bdog wrote:T'was not meant to be a political topic Kurt, but if all you and Ned have are hammers I'm sure it looks like another nail to both of you.
Have at it.
Sorry, I actually think this is an amusing thread, and enjoyed reading all the comments (up to Ned's dumbass "Oh the Irony" one).
My own personal background on this is like rabble's -- growing up in a rural northern area where any fields left alone quickly turned back into forest. Going out into the snowy winter landscape to find, cut, and bring home a tree was one of the more memorable parts of childhood. It's true that the chosen tree had its life cut short, but that's true of most small trees in nature -- they'll be shaded out by faster-growing neighbors, be girdled by porcupines, have their growing tips nibbled by deer, or fall victim to various blights and infections. It ain't easy being a plant; everyone is out to get you.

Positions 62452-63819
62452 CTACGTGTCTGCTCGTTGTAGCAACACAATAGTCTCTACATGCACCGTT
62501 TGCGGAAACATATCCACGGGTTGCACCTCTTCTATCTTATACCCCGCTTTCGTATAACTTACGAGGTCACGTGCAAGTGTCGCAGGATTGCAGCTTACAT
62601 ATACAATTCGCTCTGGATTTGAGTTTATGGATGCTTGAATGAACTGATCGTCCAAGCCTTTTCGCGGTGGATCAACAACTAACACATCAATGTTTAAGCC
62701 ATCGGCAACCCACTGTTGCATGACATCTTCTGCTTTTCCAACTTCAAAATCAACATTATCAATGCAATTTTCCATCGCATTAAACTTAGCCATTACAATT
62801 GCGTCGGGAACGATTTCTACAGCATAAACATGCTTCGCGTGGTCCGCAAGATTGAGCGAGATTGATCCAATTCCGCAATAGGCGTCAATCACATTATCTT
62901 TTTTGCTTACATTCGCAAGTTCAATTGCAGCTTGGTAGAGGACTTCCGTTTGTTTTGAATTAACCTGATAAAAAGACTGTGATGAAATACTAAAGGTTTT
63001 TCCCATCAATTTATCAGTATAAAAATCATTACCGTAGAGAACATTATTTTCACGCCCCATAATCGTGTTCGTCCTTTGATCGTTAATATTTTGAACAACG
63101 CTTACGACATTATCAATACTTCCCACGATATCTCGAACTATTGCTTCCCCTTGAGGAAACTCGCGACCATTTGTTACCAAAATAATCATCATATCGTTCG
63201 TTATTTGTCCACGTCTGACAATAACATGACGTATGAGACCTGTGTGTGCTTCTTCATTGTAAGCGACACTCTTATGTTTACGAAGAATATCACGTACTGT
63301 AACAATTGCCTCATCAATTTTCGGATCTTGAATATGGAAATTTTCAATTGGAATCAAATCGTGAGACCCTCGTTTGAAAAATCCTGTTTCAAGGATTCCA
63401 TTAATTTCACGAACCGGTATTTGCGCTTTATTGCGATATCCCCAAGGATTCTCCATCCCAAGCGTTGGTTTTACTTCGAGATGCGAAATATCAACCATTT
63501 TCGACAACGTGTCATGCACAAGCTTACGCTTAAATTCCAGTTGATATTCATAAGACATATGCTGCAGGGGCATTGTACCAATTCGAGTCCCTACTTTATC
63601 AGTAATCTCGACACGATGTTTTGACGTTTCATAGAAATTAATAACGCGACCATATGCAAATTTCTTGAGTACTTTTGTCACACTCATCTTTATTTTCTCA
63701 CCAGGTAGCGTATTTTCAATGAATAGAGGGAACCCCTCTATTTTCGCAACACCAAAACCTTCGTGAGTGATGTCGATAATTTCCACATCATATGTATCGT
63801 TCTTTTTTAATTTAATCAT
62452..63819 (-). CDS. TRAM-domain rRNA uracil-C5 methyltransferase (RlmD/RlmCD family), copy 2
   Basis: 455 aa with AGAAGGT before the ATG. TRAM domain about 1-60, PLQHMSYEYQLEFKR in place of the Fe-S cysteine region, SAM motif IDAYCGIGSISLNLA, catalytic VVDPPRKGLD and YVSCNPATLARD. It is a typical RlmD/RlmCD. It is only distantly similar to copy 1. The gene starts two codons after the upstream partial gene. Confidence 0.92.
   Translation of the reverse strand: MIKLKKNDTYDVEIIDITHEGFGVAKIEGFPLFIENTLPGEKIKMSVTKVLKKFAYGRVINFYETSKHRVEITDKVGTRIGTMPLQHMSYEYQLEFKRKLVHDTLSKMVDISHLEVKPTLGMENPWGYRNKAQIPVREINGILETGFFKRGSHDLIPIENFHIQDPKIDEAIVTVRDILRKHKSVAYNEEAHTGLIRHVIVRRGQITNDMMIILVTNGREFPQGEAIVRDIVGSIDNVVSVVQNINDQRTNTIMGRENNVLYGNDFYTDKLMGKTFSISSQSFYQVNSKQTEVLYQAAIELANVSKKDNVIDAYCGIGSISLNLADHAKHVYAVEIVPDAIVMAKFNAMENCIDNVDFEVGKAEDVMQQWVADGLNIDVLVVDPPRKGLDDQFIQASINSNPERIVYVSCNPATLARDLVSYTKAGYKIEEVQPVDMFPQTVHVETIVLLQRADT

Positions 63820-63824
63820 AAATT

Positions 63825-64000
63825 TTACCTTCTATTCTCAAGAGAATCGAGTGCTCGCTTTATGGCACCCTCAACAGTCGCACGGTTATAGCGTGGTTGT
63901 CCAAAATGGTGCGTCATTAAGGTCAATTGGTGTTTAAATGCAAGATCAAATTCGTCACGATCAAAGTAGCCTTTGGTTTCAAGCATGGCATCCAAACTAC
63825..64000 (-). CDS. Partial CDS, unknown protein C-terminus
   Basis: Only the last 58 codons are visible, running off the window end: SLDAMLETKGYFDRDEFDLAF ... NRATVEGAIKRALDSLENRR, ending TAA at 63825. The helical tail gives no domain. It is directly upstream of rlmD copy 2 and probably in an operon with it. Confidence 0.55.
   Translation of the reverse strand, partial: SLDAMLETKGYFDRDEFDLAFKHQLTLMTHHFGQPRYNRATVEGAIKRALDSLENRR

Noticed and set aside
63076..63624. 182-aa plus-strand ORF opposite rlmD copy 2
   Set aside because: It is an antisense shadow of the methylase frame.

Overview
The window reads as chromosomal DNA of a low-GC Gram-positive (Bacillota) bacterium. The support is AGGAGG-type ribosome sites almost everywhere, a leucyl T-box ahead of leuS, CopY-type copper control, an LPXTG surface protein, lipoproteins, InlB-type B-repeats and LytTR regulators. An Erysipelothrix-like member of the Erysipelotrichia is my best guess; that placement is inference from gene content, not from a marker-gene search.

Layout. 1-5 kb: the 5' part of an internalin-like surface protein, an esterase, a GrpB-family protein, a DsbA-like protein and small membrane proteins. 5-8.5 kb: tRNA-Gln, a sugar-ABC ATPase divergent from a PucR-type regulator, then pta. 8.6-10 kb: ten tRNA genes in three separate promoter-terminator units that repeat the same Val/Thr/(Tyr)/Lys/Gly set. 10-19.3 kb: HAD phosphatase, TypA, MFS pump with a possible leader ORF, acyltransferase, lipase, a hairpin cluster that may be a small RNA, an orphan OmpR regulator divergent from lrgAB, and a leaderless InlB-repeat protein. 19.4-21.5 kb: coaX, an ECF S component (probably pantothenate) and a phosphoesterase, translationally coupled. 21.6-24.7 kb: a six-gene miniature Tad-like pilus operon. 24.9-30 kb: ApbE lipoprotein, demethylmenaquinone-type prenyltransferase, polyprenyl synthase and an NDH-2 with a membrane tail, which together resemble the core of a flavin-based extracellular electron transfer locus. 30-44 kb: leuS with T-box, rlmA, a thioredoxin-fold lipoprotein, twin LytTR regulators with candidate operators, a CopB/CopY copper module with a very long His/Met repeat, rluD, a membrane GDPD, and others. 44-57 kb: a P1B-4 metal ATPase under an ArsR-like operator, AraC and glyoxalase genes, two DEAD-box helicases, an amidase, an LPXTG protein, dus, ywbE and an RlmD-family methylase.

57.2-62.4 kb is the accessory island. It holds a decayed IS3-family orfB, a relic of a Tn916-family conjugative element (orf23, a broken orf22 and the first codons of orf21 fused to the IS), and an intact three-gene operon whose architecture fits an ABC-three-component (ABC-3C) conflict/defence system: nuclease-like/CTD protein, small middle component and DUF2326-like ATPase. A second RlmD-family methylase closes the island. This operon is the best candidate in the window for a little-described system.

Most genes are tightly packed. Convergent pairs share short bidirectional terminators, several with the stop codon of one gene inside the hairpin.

Post-Christmas, the rapidly-browning tree corpse would get returned to the woods, where its tangled branches would provide a perch for chickadees and jays, as its softer tissues oxidized away to the atmosphere, while the more resistant parts slowly returned to the soil carbon pool, to eventually cycle back into new trees.
In Madison, we usually got our trees from the UW forestry students
, as rabble mentioned, during their annual sale at the stock pavilion out on the west end of campus. It's a good cause
, so if Madison-based forons are looking for a non-artificial tree, check it out this weekend